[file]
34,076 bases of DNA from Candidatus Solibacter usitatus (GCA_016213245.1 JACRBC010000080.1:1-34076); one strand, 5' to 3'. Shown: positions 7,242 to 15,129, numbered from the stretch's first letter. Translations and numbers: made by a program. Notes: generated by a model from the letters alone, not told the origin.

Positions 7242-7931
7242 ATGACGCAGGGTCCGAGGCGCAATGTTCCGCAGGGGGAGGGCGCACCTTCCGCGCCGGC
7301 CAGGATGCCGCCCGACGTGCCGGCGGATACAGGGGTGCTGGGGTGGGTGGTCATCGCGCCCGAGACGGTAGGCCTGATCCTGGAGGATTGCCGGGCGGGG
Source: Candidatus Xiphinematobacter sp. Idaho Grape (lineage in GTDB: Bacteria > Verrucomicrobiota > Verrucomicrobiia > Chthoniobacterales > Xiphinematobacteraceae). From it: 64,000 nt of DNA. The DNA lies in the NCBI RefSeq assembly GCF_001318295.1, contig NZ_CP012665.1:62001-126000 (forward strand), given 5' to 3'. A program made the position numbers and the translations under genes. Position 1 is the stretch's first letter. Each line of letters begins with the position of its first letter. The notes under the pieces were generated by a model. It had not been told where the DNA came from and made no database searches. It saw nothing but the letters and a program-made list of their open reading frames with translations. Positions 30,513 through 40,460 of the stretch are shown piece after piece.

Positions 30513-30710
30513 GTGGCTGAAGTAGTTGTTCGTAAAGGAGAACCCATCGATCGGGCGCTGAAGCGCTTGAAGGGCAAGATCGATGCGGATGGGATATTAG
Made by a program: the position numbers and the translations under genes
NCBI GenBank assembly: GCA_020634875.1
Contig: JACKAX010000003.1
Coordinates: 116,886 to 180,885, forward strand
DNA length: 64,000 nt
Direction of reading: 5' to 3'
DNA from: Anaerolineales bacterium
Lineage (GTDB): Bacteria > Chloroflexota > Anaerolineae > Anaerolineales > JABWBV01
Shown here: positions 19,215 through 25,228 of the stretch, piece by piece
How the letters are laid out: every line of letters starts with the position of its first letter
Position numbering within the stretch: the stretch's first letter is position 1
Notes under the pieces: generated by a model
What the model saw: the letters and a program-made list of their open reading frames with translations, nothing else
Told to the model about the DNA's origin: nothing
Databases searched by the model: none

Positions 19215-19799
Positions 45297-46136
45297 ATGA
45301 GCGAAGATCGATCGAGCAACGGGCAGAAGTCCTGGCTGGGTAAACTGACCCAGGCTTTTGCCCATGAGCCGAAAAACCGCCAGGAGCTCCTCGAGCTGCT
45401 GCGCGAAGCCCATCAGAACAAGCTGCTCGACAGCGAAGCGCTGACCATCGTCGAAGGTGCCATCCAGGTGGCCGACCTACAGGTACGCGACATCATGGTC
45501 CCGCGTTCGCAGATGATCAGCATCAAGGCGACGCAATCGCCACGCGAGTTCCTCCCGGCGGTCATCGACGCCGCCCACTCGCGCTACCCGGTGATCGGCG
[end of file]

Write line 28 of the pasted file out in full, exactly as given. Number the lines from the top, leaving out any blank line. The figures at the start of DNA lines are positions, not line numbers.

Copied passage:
45501 CCGCGTTCGCAGATGATCAGCATCAAGGCGACGCAATCGCCACGCGAGTTCCTCCCGGCGGTCATCGACGCCGCCCACTCGCGCTACCCGGTGATCGGCG